“Again.” He shouts for the forth time. “Do it, again.” These words I hear numerous times throughout the rehearsal. I’m an actress, so I’m used to it.
I walk into my third rehearsal for the week, eyes tired and mind set on the light at the end of the tunnel. I drop my oversized bag filled with theatre essentials and I start to warm up. I sit on the dusty ground in my tight black jazz pants and tank top, stretching my legs against the cold white washed wall. My director shouts, “All actors on stage.” We all proceed like a herd of cattle to the stage, ready to endure a seven-hour rehearsal. Before we begin, the director’s stern voice thrashes us with notes regarding how we can improve our performance. One by one he singles out an actor. I was first, with thankfully only a few minor notes. Louder voice – got it. Act less natural and more farce style acting – got it. An actor yearns for praise by their director, however rarely given, but uplifting when received. With seven reviewers coming to opening night, one positive comment would ease my mind before we are officially critiqued. Reviewers. That thought goes through an actor’s mind as much as the sun shines in Darwin. Everyone wants his or her name published in a positive light on the Internet or in a magazine. You have to work for it, and that’s precisely what I was going to do.
Playing the main character isn’t easy. Centre stage, spotlight burning your skin, while fifteen blazing eyes look and judge your performance. The pressure is huge, and these are only rehearsals. As the music fades, I start. I can detect the director’s piercing eyes in the corner of my eye. I can see his hand move rapidly, as he writes on a little brown leather notepad he is carrying. He changes position on his chair, as if he was uncomfortable or what he saw he didn’t like. I could feel the sweat running down my forehead. I want to impress. My heart is beating faster and I could feel the blood pumping through my veins. My mind starts to reel with thoughts. “Laura… you can do this.”
It’s six o’clock on a Thursday night, it’s still light and the air is thick and warm. I approach the theatre as I drive my small blue car into a parking lot by the front entrance. I can feel the butterflies dancing in my stomach. It’s opening night, and the reviewers are coming. As I step out of my car, Annie, the makeup and hair artist greets me. She hurries me into the greenroom with an excited expression on her face. She sits me in front of the mirror. Curtin call is in an hour, and I am just one of the five actors Annie has to prepare. Annie pulls my hair into a tight ponytail. As she holds down the hairspray nozzle, practically using the whole can, I could see the little specs of hairspray float in the light radiating from the bulbs surrounding the mirror. I can feel my palms start to sweat and the nerves kick in. “This is it.”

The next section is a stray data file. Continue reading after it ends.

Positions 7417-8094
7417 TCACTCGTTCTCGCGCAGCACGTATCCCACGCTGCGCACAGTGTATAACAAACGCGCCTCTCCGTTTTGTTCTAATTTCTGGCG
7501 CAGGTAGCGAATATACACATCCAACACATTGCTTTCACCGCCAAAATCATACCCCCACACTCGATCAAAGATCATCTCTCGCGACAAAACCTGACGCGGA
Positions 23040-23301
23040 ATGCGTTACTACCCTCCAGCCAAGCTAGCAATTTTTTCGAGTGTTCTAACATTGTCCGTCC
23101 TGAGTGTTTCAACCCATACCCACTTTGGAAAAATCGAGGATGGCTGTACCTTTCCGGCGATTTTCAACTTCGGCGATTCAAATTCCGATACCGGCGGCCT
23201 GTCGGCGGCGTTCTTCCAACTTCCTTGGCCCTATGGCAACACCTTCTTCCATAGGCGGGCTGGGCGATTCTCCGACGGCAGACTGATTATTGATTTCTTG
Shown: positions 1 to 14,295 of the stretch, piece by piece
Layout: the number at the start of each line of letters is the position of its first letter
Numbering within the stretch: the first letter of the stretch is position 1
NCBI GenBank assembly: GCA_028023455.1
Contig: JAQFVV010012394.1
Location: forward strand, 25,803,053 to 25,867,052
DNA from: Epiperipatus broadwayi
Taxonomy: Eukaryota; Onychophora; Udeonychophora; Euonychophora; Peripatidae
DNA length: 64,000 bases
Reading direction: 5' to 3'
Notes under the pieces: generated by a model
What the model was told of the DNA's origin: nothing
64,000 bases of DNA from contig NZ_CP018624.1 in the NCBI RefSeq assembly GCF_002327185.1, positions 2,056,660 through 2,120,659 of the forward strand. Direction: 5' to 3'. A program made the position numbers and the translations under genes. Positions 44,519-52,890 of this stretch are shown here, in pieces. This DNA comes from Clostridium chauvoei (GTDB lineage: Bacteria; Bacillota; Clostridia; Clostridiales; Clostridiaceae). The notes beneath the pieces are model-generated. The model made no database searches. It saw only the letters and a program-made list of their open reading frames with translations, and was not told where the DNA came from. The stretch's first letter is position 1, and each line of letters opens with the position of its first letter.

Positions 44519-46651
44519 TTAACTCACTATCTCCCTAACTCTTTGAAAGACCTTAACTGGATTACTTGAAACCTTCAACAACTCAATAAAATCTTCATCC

“Five minute call,” the stage manager shouts. I’m already to go on stage and opening the show. Hair stiff, costume clean and makeup bright. I step on stage. The curtain rises, the lights go up and I can feel hundreds of eyes glaring at me. My heart starts to pound faster. This is it. I start to speak but due to the nerves, I speak a little faster than normal. I realise and slow it down. After the official nerves wear off, I start to enjoy the rest of my monologue. Playing a fifteen year old American tomboy is completely the opposite to who I am. That’s the brilliance of theatre… you can pretend to be someone you’re not. A movie star, a mind reader, a criminal, a doctor – anything. I end the monologue and receive a roar of laughter from the audience. Whoa, the funny one liner at the end worked! I smile backstage. I did it. I aced the opening scene, and now it goes up from here. After the show the cast and crew meets in the green room for a debrief. The director is delighted. He is smiling, laughing and shaking everyone’s hands as if he knew the critics thinking already… and he was right with his assumption.
The reviews came out a couple of days later, with all cast and crew egger to read. As I turn on my laptop, my heart is pumping faster and faster as the page loads. I go straight to where my name is, not bothering to read anything else in the review. ‘ Particular stand out,’ ‘Fantastic and fresh new talent’ – all marvellous and fanciful reviews. I smile, with a gleam of proudness in my heart. I think back to the long and sometimes torturous rehearsals, the bad comments and the good, and I think it’s all worth it. I never thought in my wildest dreams that I would receive such favourable and tremendous comments. However, as Audrey Helburn said, “Nothing is impossible, the world itself says ‘I’m possible.”
Words by Laura Antoniazzi